Total U.S. automotive aftermarket sales are forecast to decrease 8.8% in 2020 as a result of the impact of the COVID-19 pandemic and related factors, according to the 2020 Joint Channel Forecast Model produced jointly by the Auto Care Association and the Automotive Aftermarket Suppliers Association (AASA). But a rebound is expected to take place next year.

The foundation of our industry’s key drivers remains strong.

“Despite the ongoing COVID-19 pandemic, the Joint Channel Forecast shows that the continued strength and resilience of the automotive aftermarket will lead to a brighter 2021,” said Paul McCarthy, AASA president and COO. "The foundation of our industry’s key drivers remains strong. Miles driven continue to rise as global economies reopen, new technologies continue to emerge, and the desire to be with friends and family will propel further car usage.

“We are still facing a lot of challenges, but this forecast confirms the essential attractiveness of the aftermarket. The aftermarket supplier community is continuing to work hard to try and support our customers and our essential industry, which, despite the crisis, remains a vibrant contributor to our economy.”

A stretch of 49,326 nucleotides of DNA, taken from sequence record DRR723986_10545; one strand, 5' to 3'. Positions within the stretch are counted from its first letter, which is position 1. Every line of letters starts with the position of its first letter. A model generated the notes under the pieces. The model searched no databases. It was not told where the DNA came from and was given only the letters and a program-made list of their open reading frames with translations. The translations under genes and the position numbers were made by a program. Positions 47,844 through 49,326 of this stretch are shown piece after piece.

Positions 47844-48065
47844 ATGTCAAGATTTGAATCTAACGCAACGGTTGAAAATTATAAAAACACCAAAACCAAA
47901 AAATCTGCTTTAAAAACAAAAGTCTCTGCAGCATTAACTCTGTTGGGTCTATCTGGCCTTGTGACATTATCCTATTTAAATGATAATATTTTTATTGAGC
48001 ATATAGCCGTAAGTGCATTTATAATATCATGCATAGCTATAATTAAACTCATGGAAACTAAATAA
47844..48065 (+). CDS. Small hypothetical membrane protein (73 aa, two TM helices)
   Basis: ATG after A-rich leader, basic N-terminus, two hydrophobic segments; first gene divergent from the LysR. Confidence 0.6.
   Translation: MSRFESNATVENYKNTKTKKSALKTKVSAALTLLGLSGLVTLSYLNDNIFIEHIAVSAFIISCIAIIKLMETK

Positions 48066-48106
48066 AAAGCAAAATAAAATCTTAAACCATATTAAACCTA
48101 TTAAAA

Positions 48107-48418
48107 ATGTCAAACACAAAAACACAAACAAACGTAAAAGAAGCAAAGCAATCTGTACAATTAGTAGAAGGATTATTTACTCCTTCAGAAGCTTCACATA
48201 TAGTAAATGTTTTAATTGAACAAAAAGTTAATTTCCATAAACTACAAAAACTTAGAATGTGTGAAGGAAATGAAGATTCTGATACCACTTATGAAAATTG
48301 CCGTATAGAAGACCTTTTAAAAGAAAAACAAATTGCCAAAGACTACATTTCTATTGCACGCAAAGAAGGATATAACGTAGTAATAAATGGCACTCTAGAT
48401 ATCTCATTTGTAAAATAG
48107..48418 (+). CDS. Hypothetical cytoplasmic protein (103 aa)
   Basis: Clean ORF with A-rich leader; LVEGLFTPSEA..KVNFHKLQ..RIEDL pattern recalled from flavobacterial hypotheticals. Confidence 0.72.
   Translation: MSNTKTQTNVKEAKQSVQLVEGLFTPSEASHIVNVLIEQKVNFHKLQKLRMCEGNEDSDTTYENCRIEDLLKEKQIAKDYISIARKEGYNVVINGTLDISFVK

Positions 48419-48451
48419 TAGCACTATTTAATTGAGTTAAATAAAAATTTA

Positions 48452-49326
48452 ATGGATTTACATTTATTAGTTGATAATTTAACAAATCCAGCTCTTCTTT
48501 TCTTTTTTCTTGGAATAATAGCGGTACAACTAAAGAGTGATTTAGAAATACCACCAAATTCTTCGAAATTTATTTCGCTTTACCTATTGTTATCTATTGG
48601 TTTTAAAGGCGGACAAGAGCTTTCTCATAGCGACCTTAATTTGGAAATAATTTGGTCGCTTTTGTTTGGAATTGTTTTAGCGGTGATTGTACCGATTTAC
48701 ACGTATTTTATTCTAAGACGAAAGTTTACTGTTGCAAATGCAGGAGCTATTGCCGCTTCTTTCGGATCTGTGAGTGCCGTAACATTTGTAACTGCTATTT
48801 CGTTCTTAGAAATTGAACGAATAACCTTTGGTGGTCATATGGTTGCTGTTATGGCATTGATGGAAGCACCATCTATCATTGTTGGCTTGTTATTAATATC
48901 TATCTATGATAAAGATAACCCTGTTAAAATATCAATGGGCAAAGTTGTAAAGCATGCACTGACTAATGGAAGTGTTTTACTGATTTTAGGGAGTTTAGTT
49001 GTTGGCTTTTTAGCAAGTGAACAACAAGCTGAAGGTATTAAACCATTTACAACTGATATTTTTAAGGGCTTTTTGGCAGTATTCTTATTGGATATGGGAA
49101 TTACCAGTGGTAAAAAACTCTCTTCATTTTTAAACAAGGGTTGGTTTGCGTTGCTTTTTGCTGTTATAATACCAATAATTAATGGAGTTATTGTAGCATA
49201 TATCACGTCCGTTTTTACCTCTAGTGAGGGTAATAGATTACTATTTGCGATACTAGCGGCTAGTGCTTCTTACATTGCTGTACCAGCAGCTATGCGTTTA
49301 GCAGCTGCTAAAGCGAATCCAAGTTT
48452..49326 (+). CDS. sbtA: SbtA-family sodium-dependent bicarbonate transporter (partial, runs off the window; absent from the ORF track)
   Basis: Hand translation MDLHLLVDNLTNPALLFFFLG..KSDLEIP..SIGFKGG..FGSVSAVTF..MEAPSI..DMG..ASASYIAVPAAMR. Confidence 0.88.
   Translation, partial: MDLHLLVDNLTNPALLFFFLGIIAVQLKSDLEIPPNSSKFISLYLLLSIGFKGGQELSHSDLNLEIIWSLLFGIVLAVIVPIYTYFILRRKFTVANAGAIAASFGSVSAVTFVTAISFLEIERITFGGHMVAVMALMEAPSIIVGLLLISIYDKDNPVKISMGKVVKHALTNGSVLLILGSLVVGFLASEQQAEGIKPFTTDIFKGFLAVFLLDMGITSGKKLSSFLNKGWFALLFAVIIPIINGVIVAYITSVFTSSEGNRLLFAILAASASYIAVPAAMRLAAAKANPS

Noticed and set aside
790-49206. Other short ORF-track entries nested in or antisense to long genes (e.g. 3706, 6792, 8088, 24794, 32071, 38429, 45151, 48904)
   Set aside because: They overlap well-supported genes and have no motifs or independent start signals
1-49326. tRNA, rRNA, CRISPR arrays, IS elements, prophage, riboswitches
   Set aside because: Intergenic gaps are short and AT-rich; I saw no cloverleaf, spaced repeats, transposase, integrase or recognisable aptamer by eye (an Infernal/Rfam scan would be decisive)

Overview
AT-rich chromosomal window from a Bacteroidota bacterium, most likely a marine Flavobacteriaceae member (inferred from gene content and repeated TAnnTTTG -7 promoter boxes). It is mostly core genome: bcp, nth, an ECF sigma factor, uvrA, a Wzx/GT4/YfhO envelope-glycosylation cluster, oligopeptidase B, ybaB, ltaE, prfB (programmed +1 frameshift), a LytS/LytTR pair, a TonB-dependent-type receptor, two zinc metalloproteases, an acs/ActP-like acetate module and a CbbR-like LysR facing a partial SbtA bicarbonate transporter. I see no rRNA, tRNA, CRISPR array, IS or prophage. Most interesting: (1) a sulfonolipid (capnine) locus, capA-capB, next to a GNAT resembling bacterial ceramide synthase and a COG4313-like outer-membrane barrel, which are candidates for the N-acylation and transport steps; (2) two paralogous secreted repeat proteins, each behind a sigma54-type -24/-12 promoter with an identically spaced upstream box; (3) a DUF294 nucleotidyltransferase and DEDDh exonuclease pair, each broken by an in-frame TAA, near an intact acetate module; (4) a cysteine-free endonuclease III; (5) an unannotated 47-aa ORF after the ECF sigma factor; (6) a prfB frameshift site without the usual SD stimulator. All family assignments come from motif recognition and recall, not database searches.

“As industry businesses assess the impact and look to navigate the road ahead, there are a few certainties that provide a silver lining: DIY and e-commerce are growing during the pandemic, and early indicators show that the average age of vehicles on the road will continue to rise as consumers hold on to their aging vehicles during economic uncertainty,” says Bill Hanvey, president and CEO, Auto Care Association.

“Juxtaposing the data surrounding this event with other crises and observing these indicators further reinforce this industry’s tremendous ability to bounce back from downturns and in many cases, take advantage of new opportunities presented to us through technology.”

The market sizing and forecast is conducted on behalf of the Auto Care Association and AASA by IHS Markit, a leading business intelligence firm. The forecast is based on the U.S. Census Bureau’s Economic Census, IMR Inc., and proprietary economic analysis and forecasting models from IHS Markit.

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